Forensic Mental Health: Concepts, Systems, and Practice
Annie Bartlett, Gill McGauley
OUP Oxford, Oct 1, 2009 - Law - 424 pages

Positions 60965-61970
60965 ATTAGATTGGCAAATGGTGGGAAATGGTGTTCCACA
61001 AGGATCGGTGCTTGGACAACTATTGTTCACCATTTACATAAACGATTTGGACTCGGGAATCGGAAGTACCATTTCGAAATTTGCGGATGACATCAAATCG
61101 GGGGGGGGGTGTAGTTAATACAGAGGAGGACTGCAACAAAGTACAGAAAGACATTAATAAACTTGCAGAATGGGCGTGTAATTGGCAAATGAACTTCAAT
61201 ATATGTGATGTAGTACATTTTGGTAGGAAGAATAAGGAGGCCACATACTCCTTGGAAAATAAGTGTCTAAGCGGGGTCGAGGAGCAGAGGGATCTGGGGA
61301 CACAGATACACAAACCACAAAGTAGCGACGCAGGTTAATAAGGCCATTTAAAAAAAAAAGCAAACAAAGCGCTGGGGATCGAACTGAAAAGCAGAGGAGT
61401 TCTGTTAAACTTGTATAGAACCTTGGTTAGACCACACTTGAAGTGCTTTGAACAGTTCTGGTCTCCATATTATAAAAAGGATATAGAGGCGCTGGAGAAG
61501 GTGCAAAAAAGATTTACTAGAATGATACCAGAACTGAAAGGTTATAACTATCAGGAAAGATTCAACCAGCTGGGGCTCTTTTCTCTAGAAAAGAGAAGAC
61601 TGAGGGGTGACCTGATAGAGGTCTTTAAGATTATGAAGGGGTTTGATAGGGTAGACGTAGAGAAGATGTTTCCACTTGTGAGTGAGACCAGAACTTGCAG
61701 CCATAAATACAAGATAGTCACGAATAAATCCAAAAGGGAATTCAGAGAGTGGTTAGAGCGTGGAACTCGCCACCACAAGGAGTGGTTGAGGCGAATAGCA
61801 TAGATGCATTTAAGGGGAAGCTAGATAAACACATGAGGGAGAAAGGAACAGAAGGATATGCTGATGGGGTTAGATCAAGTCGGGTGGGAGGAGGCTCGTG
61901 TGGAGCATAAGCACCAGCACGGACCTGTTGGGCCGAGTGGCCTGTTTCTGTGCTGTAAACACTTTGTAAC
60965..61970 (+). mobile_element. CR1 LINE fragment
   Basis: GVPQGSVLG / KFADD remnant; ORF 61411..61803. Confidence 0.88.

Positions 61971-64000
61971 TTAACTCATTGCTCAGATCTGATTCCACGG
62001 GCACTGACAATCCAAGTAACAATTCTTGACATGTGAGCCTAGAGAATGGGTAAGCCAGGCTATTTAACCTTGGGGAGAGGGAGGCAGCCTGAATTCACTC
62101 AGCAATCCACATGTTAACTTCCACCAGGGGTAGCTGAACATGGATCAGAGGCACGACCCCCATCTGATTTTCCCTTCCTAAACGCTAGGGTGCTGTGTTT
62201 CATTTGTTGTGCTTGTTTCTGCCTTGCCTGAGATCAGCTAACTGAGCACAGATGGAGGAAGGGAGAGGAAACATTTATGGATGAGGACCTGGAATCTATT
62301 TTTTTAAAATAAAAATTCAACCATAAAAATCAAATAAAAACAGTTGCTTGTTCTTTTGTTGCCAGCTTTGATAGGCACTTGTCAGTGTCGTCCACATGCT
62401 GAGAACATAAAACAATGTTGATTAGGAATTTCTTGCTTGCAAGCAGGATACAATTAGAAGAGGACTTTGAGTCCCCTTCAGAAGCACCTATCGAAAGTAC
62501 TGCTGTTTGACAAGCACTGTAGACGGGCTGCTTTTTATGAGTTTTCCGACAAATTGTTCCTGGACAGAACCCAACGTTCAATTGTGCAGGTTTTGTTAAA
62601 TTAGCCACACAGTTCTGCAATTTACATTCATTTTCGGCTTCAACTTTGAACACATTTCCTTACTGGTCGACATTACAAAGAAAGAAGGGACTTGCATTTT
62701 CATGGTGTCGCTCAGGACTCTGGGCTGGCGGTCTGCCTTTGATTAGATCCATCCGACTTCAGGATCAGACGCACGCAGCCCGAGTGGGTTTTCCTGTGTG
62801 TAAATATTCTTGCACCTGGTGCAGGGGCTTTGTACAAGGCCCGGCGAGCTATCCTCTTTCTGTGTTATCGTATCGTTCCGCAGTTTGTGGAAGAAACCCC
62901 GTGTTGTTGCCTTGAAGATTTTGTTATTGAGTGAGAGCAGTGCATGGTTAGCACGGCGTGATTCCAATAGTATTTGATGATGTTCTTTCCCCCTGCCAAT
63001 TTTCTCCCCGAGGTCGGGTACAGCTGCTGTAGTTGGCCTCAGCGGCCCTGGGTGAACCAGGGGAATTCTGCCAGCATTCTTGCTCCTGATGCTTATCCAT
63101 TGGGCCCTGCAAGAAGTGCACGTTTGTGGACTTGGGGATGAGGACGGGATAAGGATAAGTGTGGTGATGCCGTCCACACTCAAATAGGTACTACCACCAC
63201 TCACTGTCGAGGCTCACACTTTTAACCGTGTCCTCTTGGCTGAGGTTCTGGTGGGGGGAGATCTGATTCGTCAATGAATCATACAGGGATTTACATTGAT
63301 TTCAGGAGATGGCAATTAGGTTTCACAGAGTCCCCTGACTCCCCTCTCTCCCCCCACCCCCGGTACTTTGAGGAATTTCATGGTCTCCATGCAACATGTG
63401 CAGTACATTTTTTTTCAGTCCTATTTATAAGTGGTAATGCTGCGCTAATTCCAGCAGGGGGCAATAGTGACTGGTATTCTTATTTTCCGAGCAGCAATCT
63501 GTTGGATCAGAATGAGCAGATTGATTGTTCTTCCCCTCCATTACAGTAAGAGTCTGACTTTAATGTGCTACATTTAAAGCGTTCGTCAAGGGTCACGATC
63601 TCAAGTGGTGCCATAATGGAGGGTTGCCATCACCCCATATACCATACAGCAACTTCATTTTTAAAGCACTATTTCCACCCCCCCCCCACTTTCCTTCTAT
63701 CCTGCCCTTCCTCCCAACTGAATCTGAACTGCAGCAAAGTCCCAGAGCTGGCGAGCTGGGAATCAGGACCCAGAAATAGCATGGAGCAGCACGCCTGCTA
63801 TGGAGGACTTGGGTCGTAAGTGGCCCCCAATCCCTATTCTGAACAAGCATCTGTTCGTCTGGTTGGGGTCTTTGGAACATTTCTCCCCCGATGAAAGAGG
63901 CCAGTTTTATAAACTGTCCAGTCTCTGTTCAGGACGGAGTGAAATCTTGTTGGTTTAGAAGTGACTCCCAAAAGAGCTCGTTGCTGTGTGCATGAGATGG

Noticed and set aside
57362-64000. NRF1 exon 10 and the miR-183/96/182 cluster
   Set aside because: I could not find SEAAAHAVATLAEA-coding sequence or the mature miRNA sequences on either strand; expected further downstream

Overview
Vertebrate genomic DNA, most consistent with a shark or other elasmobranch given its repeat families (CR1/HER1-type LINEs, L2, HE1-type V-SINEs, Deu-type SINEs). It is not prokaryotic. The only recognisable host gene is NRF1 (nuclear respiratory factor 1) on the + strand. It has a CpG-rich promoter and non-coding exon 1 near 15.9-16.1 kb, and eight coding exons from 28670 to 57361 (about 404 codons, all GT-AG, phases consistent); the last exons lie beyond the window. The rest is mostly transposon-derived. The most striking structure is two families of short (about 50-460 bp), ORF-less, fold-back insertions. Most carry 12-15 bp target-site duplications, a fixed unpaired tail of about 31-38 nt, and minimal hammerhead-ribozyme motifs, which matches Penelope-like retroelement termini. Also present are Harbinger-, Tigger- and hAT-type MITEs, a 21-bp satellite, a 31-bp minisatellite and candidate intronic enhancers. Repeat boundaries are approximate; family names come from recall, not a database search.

In the UK, we lock up more individuals per year than in any other part of Europe. Many of these are suffering from some form of treatable mental disorder, yet too often, prison is viewed as the only option. Part of the problem is the range of individuals and specialities involved in making these crucial judgements. Government departments, health and social care and voluntary sector organisations, and frontline criminal justice and penal institutions are all engaged in the definition, management, and processing of the mentally disordered offender (MDO), leaving the invidual in 'spiders web' of a system - often to their disadvantage. This book presents a penetrating and thought provoking analysis of the forensic mental health system - how it operates, the people involved, the problems inherent in such a system, and the huge ethical dilemma of depriving an individual of their freedom. It brings together a range of specialists, each with considerable experience, who describe the processes involved in dealing with an MDO - from their own unique perspective. The book starts with a section on violence and risk - covering a range of ideas from the disciplines of criminology, sociology, psychiatry and psychology that contribute to an understanding of these concepts. The second section, on Forensic Psychotherapeutic Approaches to MDOs details the contributions of both cognitive and psychodynamic psychotherapies to understanding and managing the psychopathology, risk and interpersonal interactions of MDOs. Legislation, both statutory and case law, has changed substantially in relation to MDOs over the last decade and the third section on Law discusses these changes as well as the fierce debate that has surrounded them. The fourth section, on Ethics, develops some of these ideas on capacity, autonomy, vulnerability and responsibility. It describes common ethical dilemmas for professionals in forensic settings as it lays out the different duties involved in the different professional roles intrinsic to multi-agency working. The fifth section on Social Policy discusses the development of the concept of the MDO and how penal, health and social care institutions are designed to meet their needs. It illustrates how much has changed, especially in the last fifteen years and how much of that change has been driven by the risk agenda. The book concludes with an International Section - exploring how other countries think about anti-social and violent behaviour and how their circumstances and dilemmas have led to approaches to MDOs both similar to and different from those of England and Wales. The book will be essential for both students and professionals in the complex and ethically challenging discipline of forensic mental health.
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